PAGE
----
Don’t Fear The Audit: A former big 4 auditor discusses how to prepare
Audits aren’t something to fear — they are just tools to help you see your business from an outside perspective. An independent CPA gives you an objective opinion on your company’s processes. They want to figure out if your finances align with Generally Accepted Accounting Principles (or GAAP). Auditors aim to evaluate and compare company finances under one set of standards and principles.
Many major life events for a company require audits, such as getting acquired or raising a new round of funding. But before your audit begins, try to imagine it as a good thing for you and your company. An audit is a legitimization of your business. It’s a stamp of approval for the internal managing of finances. An unbiased analysis of the systems your company uses to track finances is a good thing.
Advice from a former auditor
Erik Zhou spent 11 years on the audit team at PwC before joining Brex. "We do a lot more audits over the controls. "We're not looking at the numbers in a company, but your process for how you got to those numbers," he said.
Transparency issues arise when only one person handles these controls. Whether the person is in IT or accounting doesn't matter — there has to be some oversight into the process. These approval flows ensure everyone involved is ethical in their choices.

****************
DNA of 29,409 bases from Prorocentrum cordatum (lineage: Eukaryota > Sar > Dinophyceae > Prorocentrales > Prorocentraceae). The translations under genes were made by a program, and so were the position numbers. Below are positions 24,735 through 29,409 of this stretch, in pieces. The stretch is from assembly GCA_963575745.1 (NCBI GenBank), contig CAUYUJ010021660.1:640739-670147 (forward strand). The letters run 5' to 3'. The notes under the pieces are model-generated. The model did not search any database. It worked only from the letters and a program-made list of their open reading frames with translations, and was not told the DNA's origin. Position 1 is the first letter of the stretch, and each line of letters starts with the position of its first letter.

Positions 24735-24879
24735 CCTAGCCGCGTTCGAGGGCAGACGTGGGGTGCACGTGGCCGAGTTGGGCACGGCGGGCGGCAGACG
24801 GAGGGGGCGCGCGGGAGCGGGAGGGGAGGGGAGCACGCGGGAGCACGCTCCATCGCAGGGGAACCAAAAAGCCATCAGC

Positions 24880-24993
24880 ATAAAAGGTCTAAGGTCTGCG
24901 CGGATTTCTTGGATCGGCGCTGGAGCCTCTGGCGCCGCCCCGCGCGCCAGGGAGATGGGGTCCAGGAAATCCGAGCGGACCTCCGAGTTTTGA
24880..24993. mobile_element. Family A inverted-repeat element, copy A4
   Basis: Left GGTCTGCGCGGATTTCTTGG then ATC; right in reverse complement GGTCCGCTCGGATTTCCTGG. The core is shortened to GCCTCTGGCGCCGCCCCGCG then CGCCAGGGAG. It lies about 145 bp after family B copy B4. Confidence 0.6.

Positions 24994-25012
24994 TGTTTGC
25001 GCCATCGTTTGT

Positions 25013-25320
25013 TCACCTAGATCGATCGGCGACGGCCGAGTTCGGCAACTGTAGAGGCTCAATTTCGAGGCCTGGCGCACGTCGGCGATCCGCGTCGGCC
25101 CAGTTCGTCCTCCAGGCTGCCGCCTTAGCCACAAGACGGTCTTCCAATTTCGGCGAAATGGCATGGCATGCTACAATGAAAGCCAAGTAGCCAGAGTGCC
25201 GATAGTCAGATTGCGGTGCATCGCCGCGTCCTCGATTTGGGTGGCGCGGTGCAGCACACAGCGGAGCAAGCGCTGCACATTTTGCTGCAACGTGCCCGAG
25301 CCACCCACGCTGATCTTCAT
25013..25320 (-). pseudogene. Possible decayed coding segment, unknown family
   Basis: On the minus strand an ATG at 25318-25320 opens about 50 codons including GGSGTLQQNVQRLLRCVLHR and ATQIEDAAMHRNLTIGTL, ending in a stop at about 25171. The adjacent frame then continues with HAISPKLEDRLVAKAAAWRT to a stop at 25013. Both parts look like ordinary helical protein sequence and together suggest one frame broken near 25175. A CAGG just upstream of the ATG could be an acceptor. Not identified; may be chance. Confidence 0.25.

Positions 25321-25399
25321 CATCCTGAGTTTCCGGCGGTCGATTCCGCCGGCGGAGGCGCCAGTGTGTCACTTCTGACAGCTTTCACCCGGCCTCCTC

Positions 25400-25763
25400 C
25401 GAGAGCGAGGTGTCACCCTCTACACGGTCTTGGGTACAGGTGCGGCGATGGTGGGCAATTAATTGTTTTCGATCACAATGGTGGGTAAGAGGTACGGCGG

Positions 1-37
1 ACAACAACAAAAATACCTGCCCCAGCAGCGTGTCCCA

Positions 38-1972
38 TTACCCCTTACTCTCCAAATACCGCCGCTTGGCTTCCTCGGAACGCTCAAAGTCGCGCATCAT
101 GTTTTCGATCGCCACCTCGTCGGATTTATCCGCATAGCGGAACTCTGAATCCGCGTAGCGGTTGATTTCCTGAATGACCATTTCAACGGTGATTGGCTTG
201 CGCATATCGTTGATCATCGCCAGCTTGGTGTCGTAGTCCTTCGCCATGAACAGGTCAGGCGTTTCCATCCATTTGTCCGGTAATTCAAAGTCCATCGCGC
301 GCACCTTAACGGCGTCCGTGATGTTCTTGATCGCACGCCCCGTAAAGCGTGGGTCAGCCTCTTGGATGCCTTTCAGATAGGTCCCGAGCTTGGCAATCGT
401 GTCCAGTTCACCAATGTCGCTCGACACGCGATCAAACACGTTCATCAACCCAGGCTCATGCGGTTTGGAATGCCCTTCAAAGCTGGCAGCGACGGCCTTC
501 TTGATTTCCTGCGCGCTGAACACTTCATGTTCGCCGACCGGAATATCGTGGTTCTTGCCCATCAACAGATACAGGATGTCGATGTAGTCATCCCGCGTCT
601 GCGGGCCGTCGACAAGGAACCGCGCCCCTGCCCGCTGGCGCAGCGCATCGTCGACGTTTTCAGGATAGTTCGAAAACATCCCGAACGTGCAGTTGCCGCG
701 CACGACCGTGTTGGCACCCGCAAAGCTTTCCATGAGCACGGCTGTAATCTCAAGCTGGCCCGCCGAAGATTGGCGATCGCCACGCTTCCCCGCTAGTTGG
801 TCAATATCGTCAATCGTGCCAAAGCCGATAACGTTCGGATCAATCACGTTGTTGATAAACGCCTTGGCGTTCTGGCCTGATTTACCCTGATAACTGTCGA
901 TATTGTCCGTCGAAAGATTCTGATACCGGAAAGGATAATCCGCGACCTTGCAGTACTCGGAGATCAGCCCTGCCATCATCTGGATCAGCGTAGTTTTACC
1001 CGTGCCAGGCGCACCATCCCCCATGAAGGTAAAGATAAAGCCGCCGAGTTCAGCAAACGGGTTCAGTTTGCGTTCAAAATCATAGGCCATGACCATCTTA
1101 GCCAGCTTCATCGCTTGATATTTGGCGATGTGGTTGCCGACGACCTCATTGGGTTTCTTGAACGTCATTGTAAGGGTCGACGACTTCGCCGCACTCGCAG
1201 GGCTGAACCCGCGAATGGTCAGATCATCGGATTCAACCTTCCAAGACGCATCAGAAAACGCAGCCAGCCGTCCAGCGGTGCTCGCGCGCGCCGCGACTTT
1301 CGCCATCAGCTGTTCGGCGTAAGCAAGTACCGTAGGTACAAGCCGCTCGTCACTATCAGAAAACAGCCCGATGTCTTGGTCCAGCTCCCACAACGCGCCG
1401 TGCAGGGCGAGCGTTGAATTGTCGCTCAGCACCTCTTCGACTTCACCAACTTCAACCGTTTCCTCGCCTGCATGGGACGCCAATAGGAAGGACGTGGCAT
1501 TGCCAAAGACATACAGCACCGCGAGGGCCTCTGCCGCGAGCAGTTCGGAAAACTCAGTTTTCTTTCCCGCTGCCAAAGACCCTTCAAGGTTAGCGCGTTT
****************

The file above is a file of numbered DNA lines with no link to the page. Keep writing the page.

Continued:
Much like an audit, approval flows are your friend. "It's essential to implement an approval flow even if there are only two people in the company. NetSuite allows for different controls within the company. Erik said, "When I get an invoice, it doesn't hit the books right away. Another person reviews and approves the invoice and then pushes the amount to the journal entry."
The benefits of an audit
Save yourself from anxiety by putting preventable measures in place before something goes wrong.
“Perspectives on risk are inherently different,” Erik says. “People have degrees of risk tolerance, and people think of risk levels in different ways.” He says risk level evaluation is something done in conversations between clients and firms. Thinking ahead and putting controls in place decreases your exposure to problems.
There will be differences here and there when the audit is complete. But when the right controls are in place, you shouldn’t worry about the process or outcome. Going through an audit will inspire confidence to your investors and partners. More rigorous approval flows will add to the transparency of your company. Emphasizing the internal workings of the company lends credibility. It’s is a health check on your finances — be aware, get prepared, and succeed.
We chose to go through our first audit with EY, one of the Big 4 auditors. Even though we were early stage, we knew the stamp of approval that comes from a big 4 audit lends credibility. We prepared by going over controls and approval flows. When the audit was complete, we were thankful for the process and clarity it brought to Brex.